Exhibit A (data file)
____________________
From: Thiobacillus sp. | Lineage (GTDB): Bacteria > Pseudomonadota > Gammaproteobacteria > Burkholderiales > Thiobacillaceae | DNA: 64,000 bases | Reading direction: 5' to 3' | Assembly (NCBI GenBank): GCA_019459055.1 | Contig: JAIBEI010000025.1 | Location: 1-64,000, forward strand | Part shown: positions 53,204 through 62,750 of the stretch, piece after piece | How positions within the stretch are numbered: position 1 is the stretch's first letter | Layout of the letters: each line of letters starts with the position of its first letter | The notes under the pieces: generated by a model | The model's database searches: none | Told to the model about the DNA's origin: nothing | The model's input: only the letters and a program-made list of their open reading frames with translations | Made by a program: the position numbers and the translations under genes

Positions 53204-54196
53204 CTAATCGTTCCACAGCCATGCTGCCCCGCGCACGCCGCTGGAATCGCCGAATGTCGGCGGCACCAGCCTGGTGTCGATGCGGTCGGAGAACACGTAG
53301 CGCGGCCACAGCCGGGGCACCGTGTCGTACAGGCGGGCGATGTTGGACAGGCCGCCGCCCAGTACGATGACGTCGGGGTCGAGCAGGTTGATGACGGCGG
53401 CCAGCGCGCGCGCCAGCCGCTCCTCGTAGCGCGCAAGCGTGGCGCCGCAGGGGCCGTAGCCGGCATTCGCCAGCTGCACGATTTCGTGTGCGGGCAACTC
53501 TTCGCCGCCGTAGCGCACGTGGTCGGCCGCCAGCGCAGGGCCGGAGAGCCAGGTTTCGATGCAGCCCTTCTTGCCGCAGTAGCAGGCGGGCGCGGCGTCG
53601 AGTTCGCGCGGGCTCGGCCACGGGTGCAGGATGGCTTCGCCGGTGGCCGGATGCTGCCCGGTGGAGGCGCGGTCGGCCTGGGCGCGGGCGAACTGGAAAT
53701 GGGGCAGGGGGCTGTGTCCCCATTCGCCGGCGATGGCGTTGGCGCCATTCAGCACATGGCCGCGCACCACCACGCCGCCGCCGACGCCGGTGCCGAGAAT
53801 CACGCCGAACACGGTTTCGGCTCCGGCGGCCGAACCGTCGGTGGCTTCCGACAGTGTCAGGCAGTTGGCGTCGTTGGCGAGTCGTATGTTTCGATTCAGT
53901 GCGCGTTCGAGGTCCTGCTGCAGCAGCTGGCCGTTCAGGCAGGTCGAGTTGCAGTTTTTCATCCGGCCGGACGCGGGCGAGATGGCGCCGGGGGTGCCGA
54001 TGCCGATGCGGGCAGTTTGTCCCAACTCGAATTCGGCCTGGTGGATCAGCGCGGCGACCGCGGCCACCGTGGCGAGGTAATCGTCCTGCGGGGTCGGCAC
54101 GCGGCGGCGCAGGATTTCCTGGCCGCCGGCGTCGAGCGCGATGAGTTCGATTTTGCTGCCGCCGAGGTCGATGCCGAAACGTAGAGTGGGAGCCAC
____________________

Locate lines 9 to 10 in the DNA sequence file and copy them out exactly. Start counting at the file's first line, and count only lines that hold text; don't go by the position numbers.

53801 CACGCCGAACACGGTTTCGGCTCCGGCGGCCGAACCGTCGGTGGCTTCCGACAGTGTCAGGCAGTTGGCGTCGTTGGCGAGTCGTATGTTTCGATTCAGT
53901 GCGCGTTCGAGGTCCTGCTGCAGCAGCTGGCCGTTCAGGCAGGTCGAGTTGCAGTTTTTCATCCGGCCGGACGCGGGCGAGATGGCGCCGGGGGTGCCGA